It is slumber, it is not death;
he struggles at times to arise,
And above him the lurid skies
Are hot with his fiery breath. . . .”
Once again, it is with hope — that we look out, into this clearing Spring night sky. . . it is ever thus, for us.
In two days’ time, we will hear from NASA, as to the latest findings from Cassini’s data, on Enceladus (imaged with Cassini, at right). Just read what AstroBiology has to say this evening [couldn’t have said it better, myself]:
. . . .On Thursday NASA will announce evidence that hydrothermal activity on the floor of an ice-covered ocean on Saturn’s moon Enceladus is most likely creating methane from carbon dioxide. The process is indicative of possible habitable zones within the ocean of Enceladus.
But before we go any further, “habitable” does not mean “inhabited”. . . .
Interestingly, just as there are many mechanisms that could be operating on Enceladus that involve geochemistry (i.e. no life) there are some possible mechanisms that could be suggestive of biological processes. There are forms of life on Earth that use hydrogen to produce methane from and carbon dioxide in a process known as methanogenesis. As such, if similar conditions exist on Enceladus, the issue of habitability arises. But again, this could just be chemistry that happens without any living processes involved.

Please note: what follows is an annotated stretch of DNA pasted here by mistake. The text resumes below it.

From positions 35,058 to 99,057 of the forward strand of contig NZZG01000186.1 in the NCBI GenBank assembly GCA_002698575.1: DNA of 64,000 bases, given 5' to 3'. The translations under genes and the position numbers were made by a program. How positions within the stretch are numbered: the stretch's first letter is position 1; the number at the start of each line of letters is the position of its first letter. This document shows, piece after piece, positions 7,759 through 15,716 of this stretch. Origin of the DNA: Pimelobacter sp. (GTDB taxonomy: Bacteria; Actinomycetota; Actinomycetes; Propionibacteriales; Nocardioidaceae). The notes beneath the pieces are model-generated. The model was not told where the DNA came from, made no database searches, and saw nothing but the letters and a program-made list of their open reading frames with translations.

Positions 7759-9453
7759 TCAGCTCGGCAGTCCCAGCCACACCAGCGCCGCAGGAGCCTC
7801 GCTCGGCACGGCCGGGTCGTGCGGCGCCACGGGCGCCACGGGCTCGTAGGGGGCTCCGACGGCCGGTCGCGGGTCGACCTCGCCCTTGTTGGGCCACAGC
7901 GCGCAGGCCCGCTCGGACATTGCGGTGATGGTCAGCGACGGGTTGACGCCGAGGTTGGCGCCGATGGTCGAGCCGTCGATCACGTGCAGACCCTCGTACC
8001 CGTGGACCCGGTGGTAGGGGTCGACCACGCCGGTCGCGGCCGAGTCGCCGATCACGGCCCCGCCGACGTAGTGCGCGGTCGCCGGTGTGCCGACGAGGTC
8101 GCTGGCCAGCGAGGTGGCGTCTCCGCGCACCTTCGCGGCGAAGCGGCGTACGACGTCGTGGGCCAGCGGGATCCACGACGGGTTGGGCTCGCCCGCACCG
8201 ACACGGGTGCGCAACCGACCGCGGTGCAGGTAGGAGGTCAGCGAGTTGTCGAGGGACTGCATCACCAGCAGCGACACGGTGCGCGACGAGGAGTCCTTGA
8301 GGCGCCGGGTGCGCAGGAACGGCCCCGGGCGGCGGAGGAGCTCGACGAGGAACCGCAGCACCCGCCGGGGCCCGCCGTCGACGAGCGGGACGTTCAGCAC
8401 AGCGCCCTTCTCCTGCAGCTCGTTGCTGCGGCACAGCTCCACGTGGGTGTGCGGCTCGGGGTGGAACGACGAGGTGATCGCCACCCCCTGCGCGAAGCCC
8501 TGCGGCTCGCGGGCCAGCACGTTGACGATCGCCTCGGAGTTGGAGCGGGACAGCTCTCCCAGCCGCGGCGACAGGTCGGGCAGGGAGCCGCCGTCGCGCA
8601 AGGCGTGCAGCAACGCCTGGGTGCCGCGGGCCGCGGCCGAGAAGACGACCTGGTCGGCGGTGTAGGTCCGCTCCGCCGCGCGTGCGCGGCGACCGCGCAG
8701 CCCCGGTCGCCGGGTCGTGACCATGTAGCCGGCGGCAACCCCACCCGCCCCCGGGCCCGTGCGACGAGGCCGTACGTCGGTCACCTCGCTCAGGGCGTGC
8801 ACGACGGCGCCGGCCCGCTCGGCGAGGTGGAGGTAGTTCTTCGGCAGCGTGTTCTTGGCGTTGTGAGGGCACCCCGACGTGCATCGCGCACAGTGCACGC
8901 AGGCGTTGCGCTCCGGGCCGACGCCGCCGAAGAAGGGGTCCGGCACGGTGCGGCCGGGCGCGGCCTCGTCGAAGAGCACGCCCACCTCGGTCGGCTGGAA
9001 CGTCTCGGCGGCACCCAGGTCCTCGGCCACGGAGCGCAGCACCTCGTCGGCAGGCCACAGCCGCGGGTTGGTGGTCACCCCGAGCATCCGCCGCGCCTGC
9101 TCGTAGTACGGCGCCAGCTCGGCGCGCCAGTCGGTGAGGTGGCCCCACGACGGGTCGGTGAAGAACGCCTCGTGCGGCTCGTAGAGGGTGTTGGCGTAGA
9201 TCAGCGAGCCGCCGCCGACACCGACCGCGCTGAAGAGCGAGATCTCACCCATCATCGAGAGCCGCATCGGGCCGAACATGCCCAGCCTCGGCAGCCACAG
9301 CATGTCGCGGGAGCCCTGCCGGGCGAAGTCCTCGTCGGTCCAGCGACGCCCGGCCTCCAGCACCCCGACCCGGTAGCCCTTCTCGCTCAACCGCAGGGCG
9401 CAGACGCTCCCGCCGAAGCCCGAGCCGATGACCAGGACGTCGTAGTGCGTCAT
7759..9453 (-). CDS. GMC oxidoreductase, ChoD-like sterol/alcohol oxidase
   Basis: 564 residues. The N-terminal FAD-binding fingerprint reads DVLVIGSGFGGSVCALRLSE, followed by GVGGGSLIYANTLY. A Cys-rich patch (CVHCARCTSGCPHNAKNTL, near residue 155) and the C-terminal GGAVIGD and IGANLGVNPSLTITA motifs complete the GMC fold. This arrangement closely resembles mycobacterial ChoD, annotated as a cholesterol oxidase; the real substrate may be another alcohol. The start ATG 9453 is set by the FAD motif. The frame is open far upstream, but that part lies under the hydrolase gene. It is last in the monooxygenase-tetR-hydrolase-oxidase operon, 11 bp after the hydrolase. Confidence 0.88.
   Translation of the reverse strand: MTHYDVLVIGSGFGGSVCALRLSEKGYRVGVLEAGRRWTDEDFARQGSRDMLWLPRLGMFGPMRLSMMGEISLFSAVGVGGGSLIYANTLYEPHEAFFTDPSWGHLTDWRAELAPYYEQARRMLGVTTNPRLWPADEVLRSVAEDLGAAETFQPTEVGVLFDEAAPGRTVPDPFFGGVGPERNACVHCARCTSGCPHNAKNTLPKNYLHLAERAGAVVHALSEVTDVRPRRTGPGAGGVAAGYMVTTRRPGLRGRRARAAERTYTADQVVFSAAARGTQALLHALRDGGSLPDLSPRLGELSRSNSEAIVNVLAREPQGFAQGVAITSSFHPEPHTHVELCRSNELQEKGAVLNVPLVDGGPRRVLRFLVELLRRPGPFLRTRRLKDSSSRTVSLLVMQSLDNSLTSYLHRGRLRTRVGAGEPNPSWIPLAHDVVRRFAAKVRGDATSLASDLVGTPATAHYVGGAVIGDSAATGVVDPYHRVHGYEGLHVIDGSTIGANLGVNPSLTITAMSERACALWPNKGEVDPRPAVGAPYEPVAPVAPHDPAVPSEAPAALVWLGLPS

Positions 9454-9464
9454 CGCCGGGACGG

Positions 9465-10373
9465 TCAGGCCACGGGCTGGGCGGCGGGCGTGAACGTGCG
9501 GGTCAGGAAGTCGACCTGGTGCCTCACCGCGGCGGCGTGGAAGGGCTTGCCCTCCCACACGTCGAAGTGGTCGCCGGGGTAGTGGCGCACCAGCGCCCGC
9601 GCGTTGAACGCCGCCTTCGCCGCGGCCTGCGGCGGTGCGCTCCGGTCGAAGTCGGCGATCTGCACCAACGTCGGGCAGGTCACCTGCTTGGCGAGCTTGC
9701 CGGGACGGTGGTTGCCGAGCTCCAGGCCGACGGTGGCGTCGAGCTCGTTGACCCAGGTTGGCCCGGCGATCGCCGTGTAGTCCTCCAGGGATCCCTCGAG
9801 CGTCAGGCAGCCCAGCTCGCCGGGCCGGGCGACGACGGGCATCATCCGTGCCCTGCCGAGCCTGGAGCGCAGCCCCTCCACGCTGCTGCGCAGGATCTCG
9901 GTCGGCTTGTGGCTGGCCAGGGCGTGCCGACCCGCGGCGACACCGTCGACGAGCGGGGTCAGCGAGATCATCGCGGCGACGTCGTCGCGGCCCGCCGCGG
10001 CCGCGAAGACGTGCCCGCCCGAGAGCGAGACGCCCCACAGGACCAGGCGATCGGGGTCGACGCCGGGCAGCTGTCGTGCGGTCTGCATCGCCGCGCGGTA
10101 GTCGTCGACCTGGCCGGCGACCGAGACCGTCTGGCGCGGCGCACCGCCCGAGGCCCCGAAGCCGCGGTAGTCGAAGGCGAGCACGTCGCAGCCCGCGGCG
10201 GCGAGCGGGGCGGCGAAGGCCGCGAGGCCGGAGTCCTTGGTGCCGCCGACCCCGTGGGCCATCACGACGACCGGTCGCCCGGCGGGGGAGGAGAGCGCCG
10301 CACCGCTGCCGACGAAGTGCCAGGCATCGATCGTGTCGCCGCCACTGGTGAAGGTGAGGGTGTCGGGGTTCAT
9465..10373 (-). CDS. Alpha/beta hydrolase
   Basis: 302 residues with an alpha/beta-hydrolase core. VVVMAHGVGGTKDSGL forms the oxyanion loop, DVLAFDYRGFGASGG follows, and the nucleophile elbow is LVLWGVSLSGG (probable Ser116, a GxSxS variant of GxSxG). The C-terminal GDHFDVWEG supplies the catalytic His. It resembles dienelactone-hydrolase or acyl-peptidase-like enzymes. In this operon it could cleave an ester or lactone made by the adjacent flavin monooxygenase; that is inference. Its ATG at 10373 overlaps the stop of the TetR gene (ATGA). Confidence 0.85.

On our planet these hydrothermal vents often host complex ecologies with some microorganisms deriving energy directly from the mineralogical chemistry surrounding these vents instead of obtaining energy from the sun. In turn, larger life forms feed upon these microorganisms and entire communities can arise. Unlike the ecological interactions we are used to seeing on Earth’s surface where life either depends directly on sunlight or eats life forms that depend on sunlight, these deep hydrothermal communities are able to operate without any energy input from the sun. There are also hydrothermal systems that operate near to – or at – the surface of Earth that also host forms of life that rely on chemistry instead of sunlight as an energy source. . . .
As to exquisite Cassini herself, earlier this morning NASA sent the command sequence to begin her final series of plunges through the openings in Saturn’s rings — the “grand finale”. It took the signals 160 minutes to round-trip, in ping and response. That’s at the speed of light — so golden Cassini (writhing slowly in the darkness). . . is mighty far away.
Now, do click at right, to enlarge, and drink, drink in the dark chemistry there — lustily — from Longfellow’s ode to Enceladus — those are “words writ in water,” indeed. . . . Chemistry. . . is served! And just like love — life too, finds a way. . . So I too — will. . . rise! smile — g’night, all of good will. . . .